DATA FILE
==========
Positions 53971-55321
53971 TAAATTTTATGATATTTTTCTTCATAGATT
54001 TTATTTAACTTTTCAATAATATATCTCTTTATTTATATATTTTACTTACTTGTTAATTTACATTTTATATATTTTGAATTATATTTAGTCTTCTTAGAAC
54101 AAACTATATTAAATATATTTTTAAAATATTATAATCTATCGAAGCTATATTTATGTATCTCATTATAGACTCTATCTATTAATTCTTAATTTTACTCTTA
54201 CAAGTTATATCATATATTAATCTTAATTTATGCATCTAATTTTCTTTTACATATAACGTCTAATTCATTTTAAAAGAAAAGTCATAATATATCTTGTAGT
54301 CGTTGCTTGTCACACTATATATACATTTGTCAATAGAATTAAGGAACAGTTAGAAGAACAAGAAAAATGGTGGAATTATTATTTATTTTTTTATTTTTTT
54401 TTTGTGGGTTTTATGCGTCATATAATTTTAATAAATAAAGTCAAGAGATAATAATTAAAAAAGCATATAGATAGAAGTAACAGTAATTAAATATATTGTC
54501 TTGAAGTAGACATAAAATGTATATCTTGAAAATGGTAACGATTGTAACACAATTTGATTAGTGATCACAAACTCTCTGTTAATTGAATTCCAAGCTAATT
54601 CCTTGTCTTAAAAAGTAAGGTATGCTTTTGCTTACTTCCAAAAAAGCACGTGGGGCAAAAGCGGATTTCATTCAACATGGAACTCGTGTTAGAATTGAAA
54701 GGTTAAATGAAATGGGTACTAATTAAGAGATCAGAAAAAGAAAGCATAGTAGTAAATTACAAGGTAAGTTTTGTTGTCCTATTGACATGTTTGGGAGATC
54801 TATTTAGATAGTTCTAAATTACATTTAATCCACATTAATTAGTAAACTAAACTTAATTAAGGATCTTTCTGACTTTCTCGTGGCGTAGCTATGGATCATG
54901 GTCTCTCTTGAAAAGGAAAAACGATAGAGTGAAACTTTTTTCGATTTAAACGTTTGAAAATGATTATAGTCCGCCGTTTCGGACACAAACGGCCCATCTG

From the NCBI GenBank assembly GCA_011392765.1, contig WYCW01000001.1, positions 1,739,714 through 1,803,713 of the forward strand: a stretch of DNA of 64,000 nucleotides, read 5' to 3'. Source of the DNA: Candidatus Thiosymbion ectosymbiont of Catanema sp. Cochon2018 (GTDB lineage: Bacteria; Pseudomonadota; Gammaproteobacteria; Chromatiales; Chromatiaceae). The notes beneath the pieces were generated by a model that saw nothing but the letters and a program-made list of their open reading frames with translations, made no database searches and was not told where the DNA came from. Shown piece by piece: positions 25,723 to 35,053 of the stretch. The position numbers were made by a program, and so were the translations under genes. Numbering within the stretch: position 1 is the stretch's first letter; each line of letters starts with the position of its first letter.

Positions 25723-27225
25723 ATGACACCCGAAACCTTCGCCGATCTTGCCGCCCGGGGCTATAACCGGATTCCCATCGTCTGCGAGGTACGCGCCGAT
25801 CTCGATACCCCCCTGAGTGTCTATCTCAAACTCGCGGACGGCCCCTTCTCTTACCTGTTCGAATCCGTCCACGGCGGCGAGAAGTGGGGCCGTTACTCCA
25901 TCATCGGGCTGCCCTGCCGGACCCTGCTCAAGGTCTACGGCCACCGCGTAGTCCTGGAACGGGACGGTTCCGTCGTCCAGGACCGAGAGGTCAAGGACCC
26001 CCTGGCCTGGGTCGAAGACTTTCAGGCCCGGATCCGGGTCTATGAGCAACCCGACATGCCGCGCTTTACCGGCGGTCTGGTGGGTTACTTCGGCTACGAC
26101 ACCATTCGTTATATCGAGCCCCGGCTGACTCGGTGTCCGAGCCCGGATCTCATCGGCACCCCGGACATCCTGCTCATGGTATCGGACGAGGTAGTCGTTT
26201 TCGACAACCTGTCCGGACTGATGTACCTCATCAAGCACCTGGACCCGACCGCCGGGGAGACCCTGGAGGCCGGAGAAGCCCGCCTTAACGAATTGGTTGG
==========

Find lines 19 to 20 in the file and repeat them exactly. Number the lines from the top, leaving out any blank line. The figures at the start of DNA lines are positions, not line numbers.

26101 ACCATTCGTTATATCGAGCCCCGGCTGACTCGGTGTCCGAGCCCGGATCTCATCGGCACCCCGGACATCCTGCTCATGGTATCGGACGAGGTAGTCGTTT
26201 TCGACAACCTGTCCGGACTGATGTACCTCATCAAGCACCTGGACCCGACCGCCGGGGAGACCCTGGAGGCCGGAGAAGCCCGCCTTAACGAATTGGTTGG